When people first learn that I'm vegetarian, I usually get flooded with questions. The first question always being, "Why did you make the switch?" and the second often being, "Do you miss eating meat?" For the most part, those are the questions people stick to asking, but on rare occasion, I'll get enough questions to appease the thorough hearts of criminal interrogators. "What do you eat?" Uh, lots of stuff. "When do you eat?" Breakfast, lunch and dinner... just like you. "What does vegetarian food taste like?" Vegetables? "Are you anemic?" I hope not. "Does it make you uncomfortable that I'm eating this 16 oz cheeseburger in front of you?" Absolutely not. As a matter of fact, I'm enjoying it vicariously. "What do you miss eating most?" Lamb. "What do you miss eating least?" Chicken. "Was your vegetarianism provoked by a quarter-life crisis?" Unlike John Mayer, I haven't succumbed to a quarter-life crisis. "Do you eat seafood?" Yes, when dining out, but I don't cook it at home. "Do you eat cheese and eggs?" Life isn't worth living without cheese. "How many pounds of tofu do you eat everyday?" None, actually. I don't like tofu very much. "Doesn't your body feel weak without eating meat?" It actually feels much stronger, and I'll challenge you to a yoga pose-off to prove it. Side-plank, go! "How long have you been vegetarian?" It will be one year on Saturday (7/30)! I don't shy away from answering these questions (in fact, I enjoy answering them), but I also don't offer much detail in my responses. Becoming a vegetarian was a decision I made for myself, and I don't think it's appropriate to coerce or guilt others into making the switch. However, I'm always up to show people, through taste, how wonderful vegetarian food can be.
Back to one of the more commonly asked questions, "Do you miss eating meat?" I can honestly say that I don't miss eating meat, because there are so many fantastic alternatives. I'm not referring solely to meat substitutes either. I'm talking about hearty vegetables, beans, and grains that provide more than enough protein to keep a person energized for hours. Building on this concept, I decided to come up with a few recipes to prove that vegetarian meals can be just as filling and delicious as those containing meat. Inspired by the fresh summer air, I decided to make a bright, citrusy chickpea burger with homemade tzatziki and pair it with fries baked with rosemary and sage. The result is truly something that all types of eaters will love. The chickpea burgers with tzatziki are vibrant and satisfying, and the fries are a-mazing. The addition of rosemary and sage, two very savory and gamey herbs, turns the fries into something extraordinarily special. This is a meal that was built on the inspiration to please everyone, and I'm certain it will do just that.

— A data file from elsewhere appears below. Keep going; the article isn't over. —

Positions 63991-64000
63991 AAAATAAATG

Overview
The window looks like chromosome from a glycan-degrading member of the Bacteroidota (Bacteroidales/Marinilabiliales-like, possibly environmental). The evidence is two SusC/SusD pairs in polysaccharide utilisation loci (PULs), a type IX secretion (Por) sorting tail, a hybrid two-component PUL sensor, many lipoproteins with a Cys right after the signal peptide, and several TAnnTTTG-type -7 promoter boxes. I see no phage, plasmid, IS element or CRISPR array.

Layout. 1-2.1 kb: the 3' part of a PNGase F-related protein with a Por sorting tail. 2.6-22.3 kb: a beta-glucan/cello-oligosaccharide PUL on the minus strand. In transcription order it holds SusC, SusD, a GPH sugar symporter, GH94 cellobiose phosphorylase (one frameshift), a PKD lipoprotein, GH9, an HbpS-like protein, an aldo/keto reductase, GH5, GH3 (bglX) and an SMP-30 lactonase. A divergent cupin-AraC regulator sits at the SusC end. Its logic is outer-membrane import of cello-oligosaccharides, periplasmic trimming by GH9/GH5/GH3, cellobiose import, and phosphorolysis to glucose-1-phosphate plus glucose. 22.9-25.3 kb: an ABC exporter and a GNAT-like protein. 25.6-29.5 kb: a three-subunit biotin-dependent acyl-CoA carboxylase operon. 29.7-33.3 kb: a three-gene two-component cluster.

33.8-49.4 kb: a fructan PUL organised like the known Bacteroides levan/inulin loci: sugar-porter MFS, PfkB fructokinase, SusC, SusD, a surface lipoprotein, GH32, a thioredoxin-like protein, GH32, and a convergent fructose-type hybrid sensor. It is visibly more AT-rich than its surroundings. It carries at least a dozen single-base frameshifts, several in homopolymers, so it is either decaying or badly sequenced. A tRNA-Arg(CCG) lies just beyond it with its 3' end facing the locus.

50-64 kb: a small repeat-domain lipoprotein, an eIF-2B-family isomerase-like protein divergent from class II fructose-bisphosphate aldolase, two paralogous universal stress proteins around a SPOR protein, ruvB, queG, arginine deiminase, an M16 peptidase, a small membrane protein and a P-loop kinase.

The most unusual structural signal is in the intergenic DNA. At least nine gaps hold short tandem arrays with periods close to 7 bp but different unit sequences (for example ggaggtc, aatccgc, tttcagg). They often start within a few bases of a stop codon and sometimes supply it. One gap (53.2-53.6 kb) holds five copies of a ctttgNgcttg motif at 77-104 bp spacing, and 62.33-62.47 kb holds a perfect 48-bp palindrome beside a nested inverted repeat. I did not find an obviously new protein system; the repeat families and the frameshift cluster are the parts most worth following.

Blissful Basil's Chickpea Burgers (Makes 6 Burgers)
◊ 2 15-ounce cans chickpeas, drained and rinsed
◊ 1 egg
◊ ½ cup grated parmesan
◊ ¼ cup fresh parsley, chopped
◊ ½ tbsp cumin
◊ ⅛ tsp cayenne
◊ 2 garlic cloves, minced
◊ Juice from ½ lemon
◊ Pinch of sea salt
◊ 7 oz greek yogurt (2% fat)
◊ ½ tsp sea salt
◊ Juice ½ lemon
◊ 1 garlic clove, minced
◊ 1 Persian cucumber, finely diced
◊ 6 whole-wheat hamburger buns
◊ 2 cups mixed greens
For the patties: In a large bowl, mash the chickpeas with a fork until a coarse paste forms. Add in the egg, parmesan, parsley, cumin, cayenne, and garlic and stir until incorporated. Add in the lemon juice and salt and stir. Refrigerate for 30 minutes. Form mixture into equally-sized patties. Place patties in freezer for 15-20 minutes before cooking. Heat olive oil in a nonstick skillet over medium-high heat. Cook patties, one at a time, for 4-5 minutes on each side or until browned. The key to keeping the patties together is cooking them cold, cooking them, uninterrupted, for 4-5 minutes per side, and letting them rest for 5-10 minutes after cooking.
For the tzatziki: While the patty mixture is refrigerating, make the tzatziki. Combine all ingredients in a small bowl and refrigerate until ready to be used.
To assemble: Place chickpea burgers on one side of whole-wheat bun and top with a dollop of tzatziki. Top other half of bun with a small handful of mixed greens. Serve alongside rosemary-sage fries.
Blissful Basil's Baked Rosemary-Sage Fries (Makes a whole lotta fries)
◊ 3 lbs russet potatoes, rinsed and scrubbed
◊ 3 tbsp olive oil
◊ 5 sprigs sage
◊ 6 sprigs rosemary
◊ sea salt
◊ black pepper
Cut the potatoes into fry-sized pieces and let soak in cold water for 1 hour. Preheat oven to 400°F. Strain the potatoes. Line 2 baking sheets with parchment paper and place the potato pieces on them. Pat the potatoes dry with paper towels. Drizzle olive oil over potatoes. Remove rosemary and sage leaves from sprigs and sprinkle evenly over potatoes. Season with salt and pepper and toss to coat.
Bake in oven for 40-60 minutes or until fries are golden brown and herbs are crisp, being sure to rotate the fries every 15 minutes.